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Monday July 4, 8:27 PM
HIV-positive participants slam Japan for 'lack of interest'
(Kyodo) _ HIV-positive participants in an Asia-Pacific AIDS conference in Kobe criticized the Japanese government on Monday for apparent lack of interest in tackling the disease, which was represented by the no-show of Health, Labor and Welfare Minister Hidehisa Otsuji at the meeting.
Hiroshi Hasegawa, head of the Japanese Network of People Living with HIV/AIDS, and Greg Gray, regional coordinator of the Asia Pacific Network of People Living with HIV/AIDS, said they have not seen strong political leadership in Japan, indicating gaps remain between patients of the disease and policymakers.
"The fact that no minister from Japan is taking part in the conference symbolizes lack of political interest on this issue in Japan. Gaps between HIV-positive people and the government are not bridged yet," Hasegawa said at a press conference.
"In many countries, the president or the Cabinet sets up a task force to fight the disease, but within the Japanese government, there are often conflicts among different ministries," he said, adding that a top-down approach would be effective in terms of cost performance.
Gray, a British activist based in Thailand, echoed Hasegawa's view on the government's involvement and said, "We need to bridge that gap in how we have a multisectoral approach, in which the government leadership is critical."
Although Japan has pledged to offer $500 million for a global fund to tackle AIDS, tuberculosis and malaria, Gray said fund provision is not enough.
"It's also a case of taking your responsibility further in seeing how Japan can provide technical assistance," he said. "You have such a huge amount of expertise in this country. Why isn't it used to assist less developed countries?"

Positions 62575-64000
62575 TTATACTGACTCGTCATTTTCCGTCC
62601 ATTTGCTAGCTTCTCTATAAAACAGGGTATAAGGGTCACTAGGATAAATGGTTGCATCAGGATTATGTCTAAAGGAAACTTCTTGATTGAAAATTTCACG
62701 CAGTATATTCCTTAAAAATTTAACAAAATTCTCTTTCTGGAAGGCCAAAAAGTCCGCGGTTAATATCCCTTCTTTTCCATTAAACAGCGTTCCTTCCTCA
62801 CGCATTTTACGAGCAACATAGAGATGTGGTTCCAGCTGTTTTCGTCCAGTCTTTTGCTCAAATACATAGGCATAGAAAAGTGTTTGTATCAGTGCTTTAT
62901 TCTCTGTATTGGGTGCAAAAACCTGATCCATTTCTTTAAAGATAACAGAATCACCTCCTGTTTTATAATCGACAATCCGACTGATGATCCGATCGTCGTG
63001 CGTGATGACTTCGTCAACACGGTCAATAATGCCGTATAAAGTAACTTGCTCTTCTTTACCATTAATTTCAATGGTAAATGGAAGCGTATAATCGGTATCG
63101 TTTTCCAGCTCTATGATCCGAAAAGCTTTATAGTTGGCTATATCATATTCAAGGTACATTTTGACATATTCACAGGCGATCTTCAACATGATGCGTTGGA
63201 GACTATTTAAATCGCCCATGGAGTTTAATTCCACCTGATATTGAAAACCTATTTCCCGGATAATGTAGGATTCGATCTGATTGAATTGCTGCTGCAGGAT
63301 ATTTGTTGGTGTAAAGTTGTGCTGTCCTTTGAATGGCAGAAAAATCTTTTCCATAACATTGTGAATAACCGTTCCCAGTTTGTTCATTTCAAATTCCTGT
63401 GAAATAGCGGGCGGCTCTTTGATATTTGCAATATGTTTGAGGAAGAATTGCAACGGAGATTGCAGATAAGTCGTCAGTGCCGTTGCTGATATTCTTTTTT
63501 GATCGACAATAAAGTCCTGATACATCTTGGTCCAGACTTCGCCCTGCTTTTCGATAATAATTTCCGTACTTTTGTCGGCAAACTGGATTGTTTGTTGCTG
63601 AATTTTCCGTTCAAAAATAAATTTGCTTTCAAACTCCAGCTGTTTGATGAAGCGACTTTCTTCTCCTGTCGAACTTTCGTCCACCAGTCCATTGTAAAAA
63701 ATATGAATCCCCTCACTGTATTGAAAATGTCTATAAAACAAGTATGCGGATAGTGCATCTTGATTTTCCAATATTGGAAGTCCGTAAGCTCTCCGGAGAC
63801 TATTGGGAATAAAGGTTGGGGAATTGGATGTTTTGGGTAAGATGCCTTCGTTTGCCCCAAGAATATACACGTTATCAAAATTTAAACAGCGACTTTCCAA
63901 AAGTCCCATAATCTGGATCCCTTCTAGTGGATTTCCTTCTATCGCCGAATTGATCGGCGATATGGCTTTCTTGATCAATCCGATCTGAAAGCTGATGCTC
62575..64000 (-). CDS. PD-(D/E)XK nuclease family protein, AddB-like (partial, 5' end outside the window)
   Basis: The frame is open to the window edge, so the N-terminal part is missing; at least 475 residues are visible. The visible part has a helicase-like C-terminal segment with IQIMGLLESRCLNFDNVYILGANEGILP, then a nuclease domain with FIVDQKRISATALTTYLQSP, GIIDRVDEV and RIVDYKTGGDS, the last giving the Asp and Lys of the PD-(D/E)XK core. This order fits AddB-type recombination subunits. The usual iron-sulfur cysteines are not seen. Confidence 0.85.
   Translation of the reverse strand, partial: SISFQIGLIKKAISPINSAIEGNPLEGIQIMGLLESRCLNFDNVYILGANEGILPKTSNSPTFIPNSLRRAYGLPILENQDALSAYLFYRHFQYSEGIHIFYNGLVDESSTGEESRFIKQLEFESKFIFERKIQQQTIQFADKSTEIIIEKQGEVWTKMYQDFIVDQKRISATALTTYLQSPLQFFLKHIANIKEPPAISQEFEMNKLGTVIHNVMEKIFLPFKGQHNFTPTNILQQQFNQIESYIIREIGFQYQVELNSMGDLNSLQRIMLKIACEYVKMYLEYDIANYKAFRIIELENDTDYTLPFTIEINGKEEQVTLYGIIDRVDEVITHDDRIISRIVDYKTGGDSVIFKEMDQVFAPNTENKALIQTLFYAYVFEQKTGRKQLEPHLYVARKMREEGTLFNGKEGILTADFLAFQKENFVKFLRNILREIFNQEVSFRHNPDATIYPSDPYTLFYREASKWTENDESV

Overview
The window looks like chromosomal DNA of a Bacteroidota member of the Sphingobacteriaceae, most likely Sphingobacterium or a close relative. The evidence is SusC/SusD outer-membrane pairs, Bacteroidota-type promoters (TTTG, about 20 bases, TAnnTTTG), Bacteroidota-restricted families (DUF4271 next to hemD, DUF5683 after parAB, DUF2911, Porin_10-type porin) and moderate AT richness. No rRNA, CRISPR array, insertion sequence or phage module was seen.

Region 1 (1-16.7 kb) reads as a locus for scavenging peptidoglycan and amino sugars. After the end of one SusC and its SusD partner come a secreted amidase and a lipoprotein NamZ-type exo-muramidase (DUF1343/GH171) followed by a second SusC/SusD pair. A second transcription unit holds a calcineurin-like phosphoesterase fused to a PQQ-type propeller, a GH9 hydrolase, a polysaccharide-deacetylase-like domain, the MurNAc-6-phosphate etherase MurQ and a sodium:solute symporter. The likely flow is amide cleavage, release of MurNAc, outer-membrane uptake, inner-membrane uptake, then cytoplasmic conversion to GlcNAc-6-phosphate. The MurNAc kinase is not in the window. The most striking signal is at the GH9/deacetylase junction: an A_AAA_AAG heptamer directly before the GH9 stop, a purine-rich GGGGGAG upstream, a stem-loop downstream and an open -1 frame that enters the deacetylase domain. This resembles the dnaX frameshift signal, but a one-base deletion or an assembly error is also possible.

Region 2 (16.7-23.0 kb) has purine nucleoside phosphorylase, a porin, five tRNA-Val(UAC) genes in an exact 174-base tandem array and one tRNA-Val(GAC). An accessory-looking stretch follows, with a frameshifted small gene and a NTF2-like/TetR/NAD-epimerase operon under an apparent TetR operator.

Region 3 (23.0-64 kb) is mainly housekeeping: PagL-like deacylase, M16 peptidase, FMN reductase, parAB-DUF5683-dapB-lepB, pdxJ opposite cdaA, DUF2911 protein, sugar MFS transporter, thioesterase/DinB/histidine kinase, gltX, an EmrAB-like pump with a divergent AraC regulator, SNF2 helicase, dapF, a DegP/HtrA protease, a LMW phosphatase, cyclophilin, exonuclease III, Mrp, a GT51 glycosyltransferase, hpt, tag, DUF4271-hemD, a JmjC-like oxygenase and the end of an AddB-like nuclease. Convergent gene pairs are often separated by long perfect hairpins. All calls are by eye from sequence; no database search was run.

Gray also urged private Japanese companies operating in the rest of Asia to play a major role in efforts to tackle the disease.
Chizuko Ikegami, a member of the conference organizing committee along with Hasegawa and the head of a support group for the HIV positive, said the level of commitment by the government and the private sector has sharply dropped in Japan since an international AIDS conference was held in Yokohama in 1994.
"Only foreign companies now employ those living with HIV/AIDS in Japan and we daily accept consultations from 20 people who were newly informed of their HIV-positive status due to a lack of government support," she said, referring to a lack of public services and facilities for such people.
During the Kobe conference, Japanese patients of the disease as well as nongovernmental organizations were positively influenced by "energetic participants from the rest of Asia," Ikegami said.
Hasegawa attributed the current low interest in the HIV/AIDS issue in Japan partly to a lack of coverage by the mass media.
Gray speculated that the amount of media reports has declined in Japan as the issue is not sensationalized anymore. "HIV/AIDS is not sex anymore," he said.
The five-day Kobe gathering is scheduled to end Tuesday. More than 2,700 people from 45 countries are participating in the event.